It comes after overall party president Mary Lou McDonald said that a border poll is now her “priority”.
Appearing on Sky News’ Sophy Ridge On Sunday programme, Mrs McDonald was asked about the idea of a referendum on Irish unity.
She said: “There will have to be two referendums, in the north and south, in both jurisdictions.
“At this point the big priority for me and for us is that preparation for such a referendum is under way.
“We have to have a very wide, all of society conversation and that has to include unionism... I have urged Dublin to begin the preparation now.”
IN APRIL FOCUS WAS ‘COST OF LIVING’...
Speaking on April 5, the party’s NI leader Michelle O’Neill made reference to a recent poll from The Institute of Irish Studies at the University of Liverpool which found that 30% would vote for a united Ireland if a referendum was held tomorrow.
“I think it’s an interesting poll,” Ms O’Neill told business representatives at a meeting in the Europa Hotel.
“It’s one in a long line of polls. I looked very briefly at the figures this morning.
“But I don’t think people woke up this morning thinking about that.
“I think people woke up this morning thinking about the cost-of-living crisis. I think people woke up this morning around the pressure they feel right now.
“So, I’m focused on the cost-of-living crisis.”
At the time, Sir Jeffrey Donaldson said: “Sinn Fein should be open and honest about its divisive border poll plans.
“Only two weeks ago they were happy to talk about their divisive border poll plan in Washington and New York to senators and congressmen.
“Why does Sinn Fein not want to talk about their divisive border plans in Northern Ireland?”
DUP HITS OUT:
Reacting today, Foyle DUP MLA Gary Middleton said: “In Mary Lou McDonald’s own words the ‘big priority’ for Sinn Fein is a border poll.
“This is what we predicted would be the outcome of a victory for republicans.
“Their focus isn’t on tackling the cost of living or ensuring devolution can return, but attempting to ensure instability and divisive politics continues...
“Perhaps Michelle O’Neill could explain Mary Lou McDonald’s latest pronouncement in light of her comments during the election campaign that people weren’t waking up thinking about a border poll.”
He added: “The response from other parties to Sinn Fein’s continued border poll obsession will also be telling.
“Will they step forward and challenge republicans to focus on the issues that really matter, or will there be the usual silence from their pro-Protocol allies?”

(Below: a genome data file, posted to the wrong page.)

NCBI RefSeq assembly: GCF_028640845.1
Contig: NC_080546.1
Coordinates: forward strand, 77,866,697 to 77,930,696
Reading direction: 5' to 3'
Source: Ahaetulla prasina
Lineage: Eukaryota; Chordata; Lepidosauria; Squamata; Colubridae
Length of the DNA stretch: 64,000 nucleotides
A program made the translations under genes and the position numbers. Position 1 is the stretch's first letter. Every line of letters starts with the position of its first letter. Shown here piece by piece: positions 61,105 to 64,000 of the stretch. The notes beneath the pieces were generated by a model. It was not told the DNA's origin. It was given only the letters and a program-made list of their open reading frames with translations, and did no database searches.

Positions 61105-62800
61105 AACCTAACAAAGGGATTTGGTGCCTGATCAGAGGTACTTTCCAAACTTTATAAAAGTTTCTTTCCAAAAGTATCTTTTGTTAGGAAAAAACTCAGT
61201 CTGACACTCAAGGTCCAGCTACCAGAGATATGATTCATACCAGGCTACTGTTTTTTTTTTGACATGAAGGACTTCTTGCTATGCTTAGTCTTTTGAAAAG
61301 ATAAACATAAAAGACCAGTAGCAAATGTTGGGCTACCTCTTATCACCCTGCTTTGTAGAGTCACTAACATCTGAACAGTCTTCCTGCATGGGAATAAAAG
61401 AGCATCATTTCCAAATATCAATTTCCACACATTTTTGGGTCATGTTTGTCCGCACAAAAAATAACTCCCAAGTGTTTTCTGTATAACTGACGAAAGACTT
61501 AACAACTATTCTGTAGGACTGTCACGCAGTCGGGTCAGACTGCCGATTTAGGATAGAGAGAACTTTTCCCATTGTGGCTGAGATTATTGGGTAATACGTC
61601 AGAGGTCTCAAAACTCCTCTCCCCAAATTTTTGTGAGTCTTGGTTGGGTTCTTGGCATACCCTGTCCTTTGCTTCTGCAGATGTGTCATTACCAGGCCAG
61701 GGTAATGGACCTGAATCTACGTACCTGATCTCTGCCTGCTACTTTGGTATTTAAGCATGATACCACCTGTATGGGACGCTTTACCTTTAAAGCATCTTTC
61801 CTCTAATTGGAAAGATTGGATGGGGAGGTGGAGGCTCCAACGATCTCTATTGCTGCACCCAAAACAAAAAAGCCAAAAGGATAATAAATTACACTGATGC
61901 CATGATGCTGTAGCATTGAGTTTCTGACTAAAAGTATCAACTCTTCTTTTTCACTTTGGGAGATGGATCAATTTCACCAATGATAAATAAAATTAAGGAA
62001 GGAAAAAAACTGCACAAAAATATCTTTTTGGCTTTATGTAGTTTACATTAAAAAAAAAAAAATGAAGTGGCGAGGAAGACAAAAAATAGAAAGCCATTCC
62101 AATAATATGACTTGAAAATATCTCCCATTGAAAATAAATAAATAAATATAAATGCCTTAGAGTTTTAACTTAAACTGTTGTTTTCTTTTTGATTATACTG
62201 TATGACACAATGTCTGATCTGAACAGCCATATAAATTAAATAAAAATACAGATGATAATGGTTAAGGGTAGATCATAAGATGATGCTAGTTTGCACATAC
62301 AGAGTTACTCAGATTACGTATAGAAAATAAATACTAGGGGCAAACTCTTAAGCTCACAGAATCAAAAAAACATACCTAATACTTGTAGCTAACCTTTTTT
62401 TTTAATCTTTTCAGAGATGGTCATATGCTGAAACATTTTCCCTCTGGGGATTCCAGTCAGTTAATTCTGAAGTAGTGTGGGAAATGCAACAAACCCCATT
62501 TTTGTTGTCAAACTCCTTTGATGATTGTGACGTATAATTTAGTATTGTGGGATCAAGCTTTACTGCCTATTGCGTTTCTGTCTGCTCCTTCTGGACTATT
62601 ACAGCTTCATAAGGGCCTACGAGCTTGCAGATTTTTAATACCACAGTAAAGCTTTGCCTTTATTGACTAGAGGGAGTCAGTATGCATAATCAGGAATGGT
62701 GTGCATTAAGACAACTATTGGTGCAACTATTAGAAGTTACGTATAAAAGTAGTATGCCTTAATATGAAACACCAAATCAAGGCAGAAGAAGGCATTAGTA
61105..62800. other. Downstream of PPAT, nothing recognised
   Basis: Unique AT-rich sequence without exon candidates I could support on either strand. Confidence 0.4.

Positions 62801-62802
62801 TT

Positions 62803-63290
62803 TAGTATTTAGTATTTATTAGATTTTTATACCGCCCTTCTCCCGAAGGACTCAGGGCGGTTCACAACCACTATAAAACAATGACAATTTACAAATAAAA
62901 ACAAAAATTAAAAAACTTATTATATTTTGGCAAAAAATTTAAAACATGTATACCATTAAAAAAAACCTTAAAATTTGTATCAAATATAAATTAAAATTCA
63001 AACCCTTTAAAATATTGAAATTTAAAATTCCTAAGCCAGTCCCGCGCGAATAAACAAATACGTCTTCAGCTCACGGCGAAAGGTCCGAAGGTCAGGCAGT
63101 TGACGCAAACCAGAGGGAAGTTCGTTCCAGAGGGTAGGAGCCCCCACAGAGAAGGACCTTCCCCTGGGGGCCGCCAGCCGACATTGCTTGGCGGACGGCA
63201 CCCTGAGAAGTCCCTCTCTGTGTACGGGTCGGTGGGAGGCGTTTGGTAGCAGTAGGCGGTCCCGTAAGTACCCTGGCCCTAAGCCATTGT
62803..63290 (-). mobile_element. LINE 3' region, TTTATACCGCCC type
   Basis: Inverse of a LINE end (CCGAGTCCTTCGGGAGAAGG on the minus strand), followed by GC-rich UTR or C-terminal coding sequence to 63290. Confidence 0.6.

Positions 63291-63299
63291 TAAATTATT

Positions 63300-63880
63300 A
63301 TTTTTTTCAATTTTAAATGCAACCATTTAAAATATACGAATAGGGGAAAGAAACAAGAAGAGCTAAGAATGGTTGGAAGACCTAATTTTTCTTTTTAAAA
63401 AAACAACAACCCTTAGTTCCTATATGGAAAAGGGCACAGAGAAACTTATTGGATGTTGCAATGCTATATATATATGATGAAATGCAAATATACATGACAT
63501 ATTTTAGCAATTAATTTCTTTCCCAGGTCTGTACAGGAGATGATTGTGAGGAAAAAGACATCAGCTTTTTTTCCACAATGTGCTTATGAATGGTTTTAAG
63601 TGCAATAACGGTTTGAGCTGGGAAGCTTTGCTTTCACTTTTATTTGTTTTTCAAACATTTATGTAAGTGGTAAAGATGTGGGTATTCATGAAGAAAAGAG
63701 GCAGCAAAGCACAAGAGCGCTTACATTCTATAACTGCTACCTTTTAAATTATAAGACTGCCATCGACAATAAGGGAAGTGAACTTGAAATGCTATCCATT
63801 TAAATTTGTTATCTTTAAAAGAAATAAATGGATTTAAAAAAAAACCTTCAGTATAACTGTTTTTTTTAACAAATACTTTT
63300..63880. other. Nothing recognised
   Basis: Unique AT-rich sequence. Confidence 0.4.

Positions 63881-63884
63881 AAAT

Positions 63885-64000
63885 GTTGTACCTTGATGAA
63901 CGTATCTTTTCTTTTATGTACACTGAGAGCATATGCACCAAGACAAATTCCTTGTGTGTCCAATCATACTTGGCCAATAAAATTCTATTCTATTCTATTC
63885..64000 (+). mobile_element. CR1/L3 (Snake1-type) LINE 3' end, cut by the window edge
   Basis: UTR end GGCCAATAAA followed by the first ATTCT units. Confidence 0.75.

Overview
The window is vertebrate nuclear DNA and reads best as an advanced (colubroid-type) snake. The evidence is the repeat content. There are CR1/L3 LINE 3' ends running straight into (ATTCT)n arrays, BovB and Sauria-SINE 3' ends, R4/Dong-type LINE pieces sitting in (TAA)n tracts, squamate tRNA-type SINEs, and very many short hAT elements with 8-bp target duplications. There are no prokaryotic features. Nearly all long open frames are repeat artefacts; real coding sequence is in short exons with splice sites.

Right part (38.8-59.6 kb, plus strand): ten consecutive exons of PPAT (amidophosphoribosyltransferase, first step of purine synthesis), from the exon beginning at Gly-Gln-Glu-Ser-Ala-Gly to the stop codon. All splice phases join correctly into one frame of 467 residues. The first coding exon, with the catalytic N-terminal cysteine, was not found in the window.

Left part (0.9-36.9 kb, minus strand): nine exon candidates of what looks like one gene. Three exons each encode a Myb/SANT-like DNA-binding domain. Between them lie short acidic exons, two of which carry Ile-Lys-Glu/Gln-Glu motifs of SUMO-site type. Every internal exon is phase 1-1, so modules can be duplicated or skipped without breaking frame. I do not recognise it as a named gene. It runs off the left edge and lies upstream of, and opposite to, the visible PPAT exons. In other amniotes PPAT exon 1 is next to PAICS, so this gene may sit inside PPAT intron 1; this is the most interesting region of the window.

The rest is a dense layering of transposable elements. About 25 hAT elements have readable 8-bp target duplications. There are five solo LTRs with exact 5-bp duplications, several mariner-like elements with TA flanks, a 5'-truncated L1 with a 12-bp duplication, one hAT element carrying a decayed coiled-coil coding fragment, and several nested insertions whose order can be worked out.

The News Letter has asked the SDLP and Alliance what they think of Sinn Fein’s push for a border poll, and is awaiting responses.
WHAT WOULD TRIGGER A POLL?
Mrs McDonald also used her Sunday interview to call on the UK government to make clear exactly what would trigger a border poll.
The Good Friday Agreement says this: “[Signatories] recognise the legitimacy of whatever choice is freely exercised by a majority of the people of Northern Ireland with regard to its status, whether they prefer to continue to support the Union with Great Britain or a sovereign united Ireland...
“The Secretary of State may by order direct the holding of a poll for the purposes of [the above constitutional choice]...
“The Secretary of State shall exercise the power under paragraph one if at any time it appears likely to him that a majority of those voting would express a wish that Northern Ireland should cease to be part of the United Kingdom and form part of a united Ireland.”
This wording is crucial to the fate of the Province.
It leaves open the possibility that if opinion polls show even a 49/51 unionist / nationalist split, it could be used as a pretext for a referendum.
The online polling firm LucidTalk, based in Belfast, last year found support for Irish unity running at around 42 to 43%.
But this is wildly out of kilter with polls produced by the Northern Ireland Life and Times studies – face-to-face polls of random addresses tun by Ulster
These have shown varying support for Irish unity over the years, from a high of 30% in 2006, all the way down to 14% in 2015 – with the most recent figure (2019) showing that only 22% respondents believed Irish unity would be the best longterm policy.
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